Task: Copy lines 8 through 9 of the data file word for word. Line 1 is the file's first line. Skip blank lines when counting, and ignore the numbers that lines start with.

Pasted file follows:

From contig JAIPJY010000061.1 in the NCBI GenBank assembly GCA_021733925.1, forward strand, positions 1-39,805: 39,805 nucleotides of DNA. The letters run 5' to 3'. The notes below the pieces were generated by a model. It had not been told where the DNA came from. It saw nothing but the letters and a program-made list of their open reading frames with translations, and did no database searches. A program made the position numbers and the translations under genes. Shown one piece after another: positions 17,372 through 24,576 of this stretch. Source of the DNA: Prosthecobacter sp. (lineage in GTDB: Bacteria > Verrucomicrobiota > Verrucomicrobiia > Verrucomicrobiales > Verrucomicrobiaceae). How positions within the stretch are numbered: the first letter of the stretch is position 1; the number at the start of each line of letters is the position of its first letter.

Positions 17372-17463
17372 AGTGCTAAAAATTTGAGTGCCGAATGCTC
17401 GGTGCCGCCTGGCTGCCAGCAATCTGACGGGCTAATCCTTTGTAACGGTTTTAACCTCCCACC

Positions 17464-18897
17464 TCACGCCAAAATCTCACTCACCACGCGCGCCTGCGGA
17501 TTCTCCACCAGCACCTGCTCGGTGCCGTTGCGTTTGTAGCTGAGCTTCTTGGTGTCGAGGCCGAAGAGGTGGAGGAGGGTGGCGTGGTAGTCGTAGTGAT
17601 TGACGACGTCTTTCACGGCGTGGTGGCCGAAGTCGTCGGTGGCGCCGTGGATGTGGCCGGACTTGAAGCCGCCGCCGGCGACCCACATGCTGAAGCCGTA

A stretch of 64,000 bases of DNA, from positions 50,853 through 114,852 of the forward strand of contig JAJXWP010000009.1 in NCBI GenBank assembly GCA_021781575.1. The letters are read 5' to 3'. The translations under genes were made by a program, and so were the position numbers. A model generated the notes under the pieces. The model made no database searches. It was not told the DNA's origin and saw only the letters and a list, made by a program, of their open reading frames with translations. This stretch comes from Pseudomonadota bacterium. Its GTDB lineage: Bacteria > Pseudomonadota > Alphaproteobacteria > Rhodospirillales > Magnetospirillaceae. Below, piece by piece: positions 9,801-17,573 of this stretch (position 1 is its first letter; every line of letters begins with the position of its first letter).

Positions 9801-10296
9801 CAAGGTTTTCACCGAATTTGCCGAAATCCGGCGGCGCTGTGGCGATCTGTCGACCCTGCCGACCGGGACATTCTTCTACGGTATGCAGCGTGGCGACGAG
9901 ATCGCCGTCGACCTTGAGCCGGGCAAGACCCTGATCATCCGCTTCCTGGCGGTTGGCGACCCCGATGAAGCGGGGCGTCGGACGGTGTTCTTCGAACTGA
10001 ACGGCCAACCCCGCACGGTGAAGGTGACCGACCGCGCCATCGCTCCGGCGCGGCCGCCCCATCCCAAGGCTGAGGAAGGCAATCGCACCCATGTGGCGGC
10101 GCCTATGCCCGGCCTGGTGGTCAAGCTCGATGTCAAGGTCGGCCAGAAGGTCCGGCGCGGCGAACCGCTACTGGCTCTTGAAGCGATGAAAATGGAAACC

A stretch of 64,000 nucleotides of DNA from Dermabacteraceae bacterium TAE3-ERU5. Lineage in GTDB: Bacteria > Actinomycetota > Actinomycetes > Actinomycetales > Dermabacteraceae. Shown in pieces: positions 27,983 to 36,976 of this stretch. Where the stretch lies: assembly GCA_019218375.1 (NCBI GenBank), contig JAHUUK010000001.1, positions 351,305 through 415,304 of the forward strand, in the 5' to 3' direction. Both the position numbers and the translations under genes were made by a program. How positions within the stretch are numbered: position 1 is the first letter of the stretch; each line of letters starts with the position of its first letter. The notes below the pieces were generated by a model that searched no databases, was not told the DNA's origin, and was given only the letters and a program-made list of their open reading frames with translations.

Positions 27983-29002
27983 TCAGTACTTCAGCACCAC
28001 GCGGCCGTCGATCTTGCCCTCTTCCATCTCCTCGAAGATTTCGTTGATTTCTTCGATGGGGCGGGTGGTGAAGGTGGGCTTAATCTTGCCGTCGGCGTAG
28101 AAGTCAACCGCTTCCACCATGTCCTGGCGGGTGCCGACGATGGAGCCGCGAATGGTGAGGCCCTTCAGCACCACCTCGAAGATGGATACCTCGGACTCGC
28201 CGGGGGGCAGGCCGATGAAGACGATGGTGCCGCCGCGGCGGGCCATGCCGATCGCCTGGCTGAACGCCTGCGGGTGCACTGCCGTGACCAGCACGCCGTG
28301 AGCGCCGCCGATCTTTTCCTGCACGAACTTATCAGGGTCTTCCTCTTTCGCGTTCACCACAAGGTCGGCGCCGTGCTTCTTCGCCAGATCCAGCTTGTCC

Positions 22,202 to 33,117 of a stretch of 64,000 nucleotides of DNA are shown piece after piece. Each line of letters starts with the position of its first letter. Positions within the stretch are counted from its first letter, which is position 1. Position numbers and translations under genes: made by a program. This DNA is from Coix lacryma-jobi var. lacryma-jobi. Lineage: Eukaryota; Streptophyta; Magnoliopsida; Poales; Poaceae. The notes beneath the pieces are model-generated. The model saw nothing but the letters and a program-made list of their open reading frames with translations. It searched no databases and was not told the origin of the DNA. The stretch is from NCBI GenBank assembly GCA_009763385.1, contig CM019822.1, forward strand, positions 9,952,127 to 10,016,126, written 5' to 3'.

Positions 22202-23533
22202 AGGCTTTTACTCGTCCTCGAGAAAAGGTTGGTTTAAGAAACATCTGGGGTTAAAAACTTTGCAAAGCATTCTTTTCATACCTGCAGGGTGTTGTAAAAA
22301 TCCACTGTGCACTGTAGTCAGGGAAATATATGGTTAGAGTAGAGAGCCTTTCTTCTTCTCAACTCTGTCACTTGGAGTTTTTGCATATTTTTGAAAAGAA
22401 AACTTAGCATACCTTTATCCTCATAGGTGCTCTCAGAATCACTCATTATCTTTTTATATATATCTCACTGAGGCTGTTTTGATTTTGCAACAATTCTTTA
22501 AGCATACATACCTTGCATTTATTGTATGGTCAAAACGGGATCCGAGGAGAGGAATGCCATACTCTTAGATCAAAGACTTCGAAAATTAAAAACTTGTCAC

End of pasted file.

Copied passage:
17601 TGACGACGTCTTTCACGGCGTGGTGGCCGAAGTCGTCGGTGGCGCCGTGGATGTGGCCGGACTTGAAGCCGCCGCCGGCGACCCACATGCTGAAGCCGTA

A stretch of 64,000 bases of DNA, from positions 50,853 through 114,852 of the forward strand of contig JAJXWP010000009.1 in NCBI GenBank assembly GCA_021781575.1. The letters are read 5' to 3'. The translations under genes were made by a program, and so were the position numbers. A model generated the notes under the pieces. The model made no database searches. It was not told the DNA's origin and saw only the letters and a list, made by a program, of their open reading frames with translations. This stretch comes from Pseudomonadota bacterium. Its GTDB lineage: Bacteria > Pseudomonadota > Alphaproteobacteria > Rhodospirillales > Magnetospirillaceae. Below, piece by piece: positions 9,801-17,573 of this stretch (position 1 is its first letter; every line of letters begins with the position of its first letter).